People sleeping on pavements and footpaths even after 64 years of independence is a matter of concern, the Supreme Court said on Monday while asking States to comply with its order to provide roofs to the homeless facing threat to their lives while sleeping in open and intense cold.

Quoting Article 21 of the Constitution, which deals with the fundamental right of life and liberty, the apex court said the “right to shelter” is also right to life and the authorities, particularly in northern states where the winter is likely to continue till March, must gear up “to preserve and protect” the lives of the people of weaker sections and destitute.

“We direct the authorities, particularly in northern states of Jammu and Kashmir, Himachal Pradesh, Uttarakhand, Punjab, Haryana, Rajasthan, Uttar Pradesh and Bihar to provide at least temporary night shelters to preserve and protect the lives of homeless people in consonance with the philosophy of the Constitution under Article 21,” a bench of justices Dalveer Bhandari and Dipak Misra said.

The court, which asked the states to comply with its order within three weeks, said “nothing is more important for states than to protect and preserve lives of the homeless people”. “Threat to life is perceivable in severe cold and states must comply with all its obligations under Article 21 by providing shelter to the homeless people,” the bench said.

It asked the authorities in states like Maharashtra and West Bengal, which are lagging behind the apex court’s deadline to erect temporary and permanent structure as night shelters, to discuss the issue at the highest level, including their chief ministers.

“For a civilised society, people sleeping on pavements and footpaths even after 64 years of independence is a matter of concern,” the bench said while dealing with the steps taken by Maharashtra government.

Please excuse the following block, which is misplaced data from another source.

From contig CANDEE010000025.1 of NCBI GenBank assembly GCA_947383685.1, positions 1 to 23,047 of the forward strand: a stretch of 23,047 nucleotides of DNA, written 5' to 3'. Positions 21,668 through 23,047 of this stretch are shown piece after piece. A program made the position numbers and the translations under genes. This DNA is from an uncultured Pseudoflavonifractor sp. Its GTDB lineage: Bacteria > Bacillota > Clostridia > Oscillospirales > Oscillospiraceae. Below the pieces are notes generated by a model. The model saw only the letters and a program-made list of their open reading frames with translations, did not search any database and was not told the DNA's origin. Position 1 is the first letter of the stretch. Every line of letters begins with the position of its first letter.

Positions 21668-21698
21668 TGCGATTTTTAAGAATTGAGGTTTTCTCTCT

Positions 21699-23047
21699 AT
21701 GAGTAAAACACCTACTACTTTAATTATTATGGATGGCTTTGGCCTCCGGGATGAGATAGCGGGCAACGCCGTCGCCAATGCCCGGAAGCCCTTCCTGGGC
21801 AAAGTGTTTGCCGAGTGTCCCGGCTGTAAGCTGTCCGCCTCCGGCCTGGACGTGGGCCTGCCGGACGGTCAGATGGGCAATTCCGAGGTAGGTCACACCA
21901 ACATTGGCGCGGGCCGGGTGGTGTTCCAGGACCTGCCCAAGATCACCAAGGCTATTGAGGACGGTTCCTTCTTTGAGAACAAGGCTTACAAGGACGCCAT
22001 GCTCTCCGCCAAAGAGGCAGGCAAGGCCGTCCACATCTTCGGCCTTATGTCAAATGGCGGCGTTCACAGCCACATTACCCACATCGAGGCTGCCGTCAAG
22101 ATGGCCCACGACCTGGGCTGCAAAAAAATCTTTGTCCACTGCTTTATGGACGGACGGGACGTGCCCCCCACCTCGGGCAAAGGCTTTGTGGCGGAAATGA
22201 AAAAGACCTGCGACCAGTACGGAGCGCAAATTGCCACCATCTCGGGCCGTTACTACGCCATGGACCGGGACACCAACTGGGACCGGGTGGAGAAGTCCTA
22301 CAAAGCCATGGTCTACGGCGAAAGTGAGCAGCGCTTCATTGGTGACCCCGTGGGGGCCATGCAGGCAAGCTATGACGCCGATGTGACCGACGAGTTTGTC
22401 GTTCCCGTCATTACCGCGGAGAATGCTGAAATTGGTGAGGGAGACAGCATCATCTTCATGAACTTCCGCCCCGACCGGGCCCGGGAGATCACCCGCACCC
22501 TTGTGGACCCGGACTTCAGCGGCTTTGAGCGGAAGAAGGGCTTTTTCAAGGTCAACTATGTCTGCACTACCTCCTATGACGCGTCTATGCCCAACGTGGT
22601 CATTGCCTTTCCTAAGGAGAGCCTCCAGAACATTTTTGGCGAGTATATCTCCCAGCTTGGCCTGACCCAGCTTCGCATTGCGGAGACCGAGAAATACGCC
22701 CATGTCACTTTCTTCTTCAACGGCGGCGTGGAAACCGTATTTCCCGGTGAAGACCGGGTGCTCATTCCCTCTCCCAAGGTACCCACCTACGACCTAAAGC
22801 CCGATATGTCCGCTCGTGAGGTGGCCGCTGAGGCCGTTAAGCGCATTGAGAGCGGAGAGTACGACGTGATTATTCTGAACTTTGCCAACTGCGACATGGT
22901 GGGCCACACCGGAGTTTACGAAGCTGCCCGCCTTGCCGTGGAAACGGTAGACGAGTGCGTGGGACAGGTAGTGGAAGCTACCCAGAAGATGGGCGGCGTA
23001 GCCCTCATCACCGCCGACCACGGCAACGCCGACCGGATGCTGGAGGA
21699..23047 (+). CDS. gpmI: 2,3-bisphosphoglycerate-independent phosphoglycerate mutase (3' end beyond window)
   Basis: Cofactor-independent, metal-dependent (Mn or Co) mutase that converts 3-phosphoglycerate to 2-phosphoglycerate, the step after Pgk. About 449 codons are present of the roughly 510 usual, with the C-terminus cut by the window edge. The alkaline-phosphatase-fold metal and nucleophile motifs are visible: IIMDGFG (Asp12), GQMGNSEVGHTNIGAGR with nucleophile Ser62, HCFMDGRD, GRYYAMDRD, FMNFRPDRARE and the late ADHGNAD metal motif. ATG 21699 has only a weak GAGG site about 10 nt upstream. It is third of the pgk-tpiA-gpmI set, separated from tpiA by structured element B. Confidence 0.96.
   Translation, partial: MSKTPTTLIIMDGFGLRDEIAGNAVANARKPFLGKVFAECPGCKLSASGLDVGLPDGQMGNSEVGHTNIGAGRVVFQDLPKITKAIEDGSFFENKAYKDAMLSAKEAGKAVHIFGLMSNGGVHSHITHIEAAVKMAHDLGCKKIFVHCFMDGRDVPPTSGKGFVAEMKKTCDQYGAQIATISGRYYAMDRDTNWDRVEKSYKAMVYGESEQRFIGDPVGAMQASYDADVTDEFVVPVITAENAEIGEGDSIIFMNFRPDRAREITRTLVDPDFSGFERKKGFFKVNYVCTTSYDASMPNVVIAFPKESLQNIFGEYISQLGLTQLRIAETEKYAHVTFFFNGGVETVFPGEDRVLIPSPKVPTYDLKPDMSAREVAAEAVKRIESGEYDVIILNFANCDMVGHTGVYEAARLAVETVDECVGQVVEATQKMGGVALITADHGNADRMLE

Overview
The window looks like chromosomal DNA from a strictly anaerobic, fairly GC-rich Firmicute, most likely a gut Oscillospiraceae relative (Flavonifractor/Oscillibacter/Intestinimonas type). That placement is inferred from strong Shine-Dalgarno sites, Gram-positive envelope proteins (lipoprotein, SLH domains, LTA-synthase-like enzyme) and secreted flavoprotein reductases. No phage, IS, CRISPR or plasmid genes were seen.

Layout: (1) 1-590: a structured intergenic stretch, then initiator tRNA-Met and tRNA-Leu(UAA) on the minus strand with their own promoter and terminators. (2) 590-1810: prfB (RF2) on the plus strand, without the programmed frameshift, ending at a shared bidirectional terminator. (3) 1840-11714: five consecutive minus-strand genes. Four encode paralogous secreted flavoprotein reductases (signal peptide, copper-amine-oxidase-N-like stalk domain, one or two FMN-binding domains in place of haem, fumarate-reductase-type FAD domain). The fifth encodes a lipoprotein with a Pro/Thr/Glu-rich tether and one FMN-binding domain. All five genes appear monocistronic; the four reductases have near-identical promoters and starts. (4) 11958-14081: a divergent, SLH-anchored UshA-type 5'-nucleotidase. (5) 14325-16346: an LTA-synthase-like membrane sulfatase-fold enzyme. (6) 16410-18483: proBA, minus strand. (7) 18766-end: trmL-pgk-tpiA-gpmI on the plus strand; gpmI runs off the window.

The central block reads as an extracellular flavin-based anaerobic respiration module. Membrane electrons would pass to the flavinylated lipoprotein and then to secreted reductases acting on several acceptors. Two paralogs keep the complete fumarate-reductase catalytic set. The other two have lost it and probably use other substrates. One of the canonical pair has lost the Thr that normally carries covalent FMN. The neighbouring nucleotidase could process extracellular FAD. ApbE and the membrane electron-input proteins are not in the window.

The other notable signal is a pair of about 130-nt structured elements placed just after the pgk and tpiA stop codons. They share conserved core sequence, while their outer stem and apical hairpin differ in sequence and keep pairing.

The bench expressed its displeasure over the tardy progress made by West Bengal government in providing night shelters for the homeless and asked the state authorities to take up the matter with Chief Minister Mamata Banerjee.

“You have a very sensitive chief minister. What are you doing? You take it up with the chief minister,” the bench said when the counsel for West Bengal submitted that out of the requisite 134 night shelters, only six were operational.

The court expressed satisfaction that Madhya Pradesh government had provided all facilities in 38 night shelters and around 61 were under construction.

The court appreciated state government’s counsel for visiting the state and placing an affidavit, annexed with photographs of night shelters made operational with all facilities in various districts of the state.

The court posted the matter for further hearing on February 27, while directing a joint inspection of the night shelters in various states by civil society members and court-appointed commissioners within two weeks.

The court had during the last hearing on January 16 asked the authorities to carry out its order in “letter and spirit” to “preserve and protect” the lives of homeless people.

The bench had, in an earlier hearing, said it cannot permit its own children to die in winter.

The NGO, Peoples’ Union for Civil Liberties’ (PUCL), had submitted there are night shelters which had “near zero occupancy.”

The apex court is monitoring the implementation of its 2009 order for providing night shelters to the homeless across the country and has appointed court commissioners to inspect the progress in building and equipping them properly.

A recent report submitted to the court said “in almost all States, homeless persons continue to sleep in the open and lead a life of exclusion and destitution. Most of the state governments continue to show poor compliance of the directions of the Supreme Court.”

As Jammu and Kashmir government on Tuesday told the court that there are no homeless people in the state, it was told to file an affidavit in this regard.

Himachal Pradesh too had told the court that “there were no homeless persons” there and the court had recorded the undertaking.

The court had also directed the states to ensure that the night shelters were equipped with basic facilities like potable water, separate toilets for men and women, bedding, and medical facilities in the existing night shelters.

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